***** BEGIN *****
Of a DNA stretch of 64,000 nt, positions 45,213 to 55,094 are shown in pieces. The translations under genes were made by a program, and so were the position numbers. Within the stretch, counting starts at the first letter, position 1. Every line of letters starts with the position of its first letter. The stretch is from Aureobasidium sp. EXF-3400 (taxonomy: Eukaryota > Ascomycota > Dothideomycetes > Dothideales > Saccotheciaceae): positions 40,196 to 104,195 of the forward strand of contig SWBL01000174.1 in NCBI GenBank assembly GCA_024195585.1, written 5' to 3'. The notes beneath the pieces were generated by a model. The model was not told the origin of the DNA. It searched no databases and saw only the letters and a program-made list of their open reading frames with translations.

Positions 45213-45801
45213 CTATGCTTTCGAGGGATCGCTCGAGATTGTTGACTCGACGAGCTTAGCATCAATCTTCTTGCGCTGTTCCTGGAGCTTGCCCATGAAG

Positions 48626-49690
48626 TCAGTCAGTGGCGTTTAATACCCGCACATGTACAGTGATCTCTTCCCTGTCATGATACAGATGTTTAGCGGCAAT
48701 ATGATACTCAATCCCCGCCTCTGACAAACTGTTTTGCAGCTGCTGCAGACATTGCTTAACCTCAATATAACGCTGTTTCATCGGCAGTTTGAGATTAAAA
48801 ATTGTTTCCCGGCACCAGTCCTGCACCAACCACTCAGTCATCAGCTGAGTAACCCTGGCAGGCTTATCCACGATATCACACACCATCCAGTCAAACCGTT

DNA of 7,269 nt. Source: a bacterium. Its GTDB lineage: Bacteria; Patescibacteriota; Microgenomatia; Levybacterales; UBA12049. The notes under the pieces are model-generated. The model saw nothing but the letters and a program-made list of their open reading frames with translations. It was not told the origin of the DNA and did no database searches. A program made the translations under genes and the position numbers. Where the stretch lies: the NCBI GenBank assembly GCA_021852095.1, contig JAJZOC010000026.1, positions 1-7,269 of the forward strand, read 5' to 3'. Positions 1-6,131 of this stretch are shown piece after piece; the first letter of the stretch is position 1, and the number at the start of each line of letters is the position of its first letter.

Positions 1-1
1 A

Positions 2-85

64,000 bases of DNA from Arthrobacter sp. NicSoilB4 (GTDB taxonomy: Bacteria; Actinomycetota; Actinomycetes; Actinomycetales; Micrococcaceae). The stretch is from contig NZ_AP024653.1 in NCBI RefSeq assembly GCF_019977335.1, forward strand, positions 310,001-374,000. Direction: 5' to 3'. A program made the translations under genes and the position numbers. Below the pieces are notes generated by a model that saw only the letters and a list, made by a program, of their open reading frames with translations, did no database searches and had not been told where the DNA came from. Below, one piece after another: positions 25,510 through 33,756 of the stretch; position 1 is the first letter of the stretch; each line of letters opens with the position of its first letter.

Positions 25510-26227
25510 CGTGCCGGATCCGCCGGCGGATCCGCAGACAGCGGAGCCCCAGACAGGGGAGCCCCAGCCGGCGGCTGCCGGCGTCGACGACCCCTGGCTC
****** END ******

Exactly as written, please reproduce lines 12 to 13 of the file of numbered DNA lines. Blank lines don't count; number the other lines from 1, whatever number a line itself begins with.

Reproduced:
64,000 bases of DNA from Arthrobacter sp. NicSoilB4 (GTDB taxonomy: Bacteria; Actinomycetota; Actinomycetes; Actinomycetales; Micrococcaceae). The stretch is from contig NZ_AP024653.1 in NCBI RefSeq assembly GCF_019977335.1, forward strand, positions 310,001-374,000. Direction: 5' to 3'. A program made the translations under genes and the position numbers. Below the pieces are notes generated by a model that saw only the letters and a list, made by a program, of their open reading frames with translations, did no database searches and had not been told where the DNA came from. Below, one piece after another: positions 25,510 through 33,756 of the stretch; position 1 is the first letter of the stretch; each line of letters opens with the position of its first letter.

Positions 25510-26227